For R&D and production engineers working in the pharmaceutical industry, the real challenges commence after a new drug molecule has been discovered. They are then tasked with taking a process that has been designed and verified at a small-scale (such in a test tube or a micro-reactor) and successfully reproducing this at an industrial scale (for full production volumes). This process is typically done in two stages: 1) by first designing a process and validating it at the pilot-scale where equipment has a size of around a metre, and once this equipment is working robustly, then 2) scaling-up to production-scale which often involves a linear scale-up of a factor of 10, which is equivalent to a volumetric scale-up of a factor of 1000!
To an outsider, an obvious question is often “As chemical processes have been scaled up for hundreds of years, why does the process remain so challenging?” The answer lies in the impact of scale on fundamental processes, such as mixing, chemical reaction, separation etc… When drug development experiments are performed using micro-scale reactors, the engineers are dealing with laminar flows which means that the effects of mixing, contact time between phases, selectivity of chemical reactions etc…. can be very tightly controlled and are easily repeatable. As soon as larger scales are encountered, the flow becomes turbulent which means that the mixing process is harder to control and unforeseen inhomogeneities can lead to a broader spectrum of residence times and mixture concentrations within the vessel, significantly reducing the efficacy of the process. The end result is a product yield that can be far below that of the optimal process that was developed at an experimental scale, and the need for additional separation processes to remove unwanted reaction products or unreacted material - all of which have a major adverse impact on the company’s bottom-line.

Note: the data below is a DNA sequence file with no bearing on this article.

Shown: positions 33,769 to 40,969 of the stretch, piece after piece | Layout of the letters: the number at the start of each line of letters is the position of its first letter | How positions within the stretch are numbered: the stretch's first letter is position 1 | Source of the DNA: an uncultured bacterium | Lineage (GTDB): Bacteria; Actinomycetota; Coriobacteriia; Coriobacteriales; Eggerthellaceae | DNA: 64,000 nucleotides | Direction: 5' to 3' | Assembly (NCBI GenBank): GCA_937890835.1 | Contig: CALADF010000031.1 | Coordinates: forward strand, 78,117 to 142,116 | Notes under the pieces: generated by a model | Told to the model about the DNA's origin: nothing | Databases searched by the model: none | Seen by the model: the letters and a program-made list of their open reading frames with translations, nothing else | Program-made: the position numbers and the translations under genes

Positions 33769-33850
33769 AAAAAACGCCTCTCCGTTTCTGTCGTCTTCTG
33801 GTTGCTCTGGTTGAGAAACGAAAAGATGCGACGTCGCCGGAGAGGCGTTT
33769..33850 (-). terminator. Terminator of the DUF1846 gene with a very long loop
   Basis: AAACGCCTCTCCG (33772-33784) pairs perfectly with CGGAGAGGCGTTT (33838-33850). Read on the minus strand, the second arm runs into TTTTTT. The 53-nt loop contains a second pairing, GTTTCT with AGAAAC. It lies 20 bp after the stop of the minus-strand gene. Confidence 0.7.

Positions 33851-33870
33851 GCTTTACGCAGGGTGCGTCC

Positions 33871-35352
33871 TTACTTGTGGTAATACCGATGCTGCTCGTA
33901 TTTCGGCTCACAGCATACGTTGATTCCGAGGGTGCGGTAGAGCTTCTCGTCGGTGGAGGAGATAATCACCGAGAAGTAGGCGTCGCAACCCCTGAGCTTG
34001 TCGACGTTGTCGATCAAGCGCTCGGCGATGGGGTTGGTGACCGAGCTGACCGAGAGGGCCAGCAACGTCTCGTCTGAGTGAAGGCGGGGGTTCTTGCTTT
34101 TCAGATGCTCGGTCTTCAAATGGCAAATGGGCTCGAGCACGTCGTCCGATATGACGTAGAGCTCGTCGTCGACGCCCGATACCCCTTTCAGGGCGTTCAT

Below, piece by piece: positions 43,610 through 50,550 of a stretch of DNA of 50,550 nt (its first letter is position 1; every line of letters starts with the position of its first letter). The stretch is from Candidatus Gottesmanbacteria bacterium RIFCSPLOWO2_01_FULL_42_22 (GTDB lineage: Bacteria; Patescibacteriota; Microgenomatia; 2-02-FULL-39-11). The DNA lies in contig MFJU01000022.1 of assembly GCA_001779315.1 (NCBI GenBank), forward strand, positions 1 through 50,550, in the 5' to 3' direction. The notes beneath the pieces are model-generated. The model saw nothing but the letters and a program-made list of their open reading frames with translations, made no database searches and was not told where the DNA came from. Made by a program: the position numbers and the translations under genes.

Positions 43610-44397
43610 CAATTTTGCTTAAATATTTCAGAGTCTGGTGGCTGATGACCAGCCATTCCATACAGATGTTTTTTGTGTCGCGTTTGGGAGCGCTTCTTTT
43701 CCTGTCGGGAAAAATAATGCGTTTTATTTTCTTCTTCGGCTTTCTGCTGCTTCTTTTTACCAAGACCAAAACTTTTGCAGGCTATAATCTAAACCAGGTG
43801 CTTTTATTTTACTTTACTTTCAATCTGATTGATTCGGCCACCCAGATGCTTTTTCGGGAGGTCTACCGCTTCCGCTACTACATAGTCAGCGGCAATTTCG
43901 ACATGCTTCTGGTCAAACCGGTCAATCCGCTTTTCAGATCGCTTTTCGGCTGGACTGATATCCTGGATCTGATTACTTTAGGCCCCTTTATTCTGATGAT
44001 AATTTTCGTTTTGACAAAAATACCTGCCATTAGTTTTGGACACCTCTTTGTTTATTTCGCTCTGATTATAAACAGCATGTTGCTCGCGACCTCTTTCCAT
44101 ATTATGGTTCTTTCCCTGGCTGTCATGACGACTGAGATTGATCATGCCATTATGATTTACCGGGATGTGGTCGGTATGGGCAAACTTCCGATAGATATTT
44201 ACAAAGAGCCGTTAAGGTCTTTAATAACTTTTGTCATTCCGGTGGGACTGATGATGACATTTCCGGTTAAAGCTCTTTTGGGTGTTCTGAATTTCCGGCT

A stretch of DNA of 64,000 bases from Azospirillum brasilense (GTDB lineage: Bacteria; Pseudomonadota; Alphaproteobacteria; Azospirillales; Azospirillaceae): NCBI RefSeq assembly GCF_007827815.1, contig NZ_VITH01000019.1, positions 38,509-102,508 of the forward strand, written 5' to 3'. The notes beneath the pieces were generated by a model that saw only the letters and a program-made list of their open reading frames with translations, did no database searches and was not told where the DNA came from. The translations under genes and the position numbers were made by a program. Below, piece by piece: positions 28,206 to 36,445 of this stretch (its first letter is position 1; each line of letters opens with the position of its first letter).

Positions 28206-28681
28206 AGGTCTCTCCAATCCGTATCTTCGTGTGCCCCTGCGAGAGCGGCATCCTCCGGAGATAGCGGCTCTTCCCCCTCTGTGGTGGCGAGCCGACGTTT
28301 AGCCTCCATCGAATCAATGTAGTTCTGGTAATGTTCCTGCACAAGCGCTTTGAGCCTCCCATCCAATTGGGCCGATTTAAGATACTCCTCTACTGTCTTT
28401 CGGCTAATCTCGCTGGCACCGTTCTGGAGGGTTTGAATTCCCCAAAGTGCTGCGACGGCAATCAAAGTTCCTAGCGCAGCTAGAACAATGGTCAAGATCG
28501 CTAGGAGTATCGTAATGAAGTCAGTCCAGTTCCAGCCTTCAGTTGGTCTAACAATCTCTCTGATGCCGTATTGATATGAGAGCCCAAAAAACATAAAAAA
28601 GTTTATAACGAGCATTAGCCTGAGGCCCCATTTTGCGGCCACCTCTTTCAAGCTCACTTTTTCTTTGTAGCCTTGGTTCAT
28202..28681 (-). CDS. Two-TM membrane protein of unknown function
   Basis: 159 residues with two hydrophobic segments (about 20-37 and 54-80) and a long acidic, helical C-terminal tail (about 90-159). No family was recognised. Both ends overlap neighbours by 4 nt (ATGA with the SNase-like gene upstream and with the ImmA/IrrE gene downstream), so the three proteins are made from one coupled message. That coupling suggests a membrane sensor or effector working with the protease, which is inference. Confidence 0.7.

Fortunately, the use of Computational Fluid Dynamics (CFD) tools from ANSYS provides engineers with the ability to accurately design mixing vessel equipment at all scales (from lab to pilot-plant to production volumes) and, in doing so, deliver huge improvements to process efficacy and product homogeneity (with subsequent benefits to the bottom-line). How is this achieved? Well, rather than performing costly experiments at the intermediate “pilot-scale”, engineers are now conveniently able to design equipment using a virtual model which allows them to easily and accurately simulate the flow behaviour and understand the impact of all possible design parameters on the performance and efficiency of their process. Better yet, they are able to do this before they embark on expensive decisions such as equipment selection and construction commitment at production scale. Since they are working with a virtual model, it is also extremely simple to scale the model up further to determine if the process is going to work efficiently at the intended production scale.
This process can be applied to a wide range of mixing technologies, including traditional stirred tanks but has also been applied to Oscillatory Baffled Flow Reactors (OBRs) and other devices. Engineers are also able to visualise and quantify the homogenuity of the product over various blending cycles, helping them to better understand mixing times required for each stage of the process, and to better plan the timing of key additions.
An upcoming webinar from LEAP (register here) will provide much more detail on the processes that can be simulated and provide example of the concrete business benefits from the use of CFD simulation. To whet your appetite, see below for some example CFD simulation results as well as a recent blog by ANSYS on a similar process: http://www.ansys-blog.com/bioreactors-keeping-cells-happy/
Use of CFD to Visualise the Flow Field and to Identify Stagnant Zones, Regions of Poor Mixing, and the Torque on the Blade.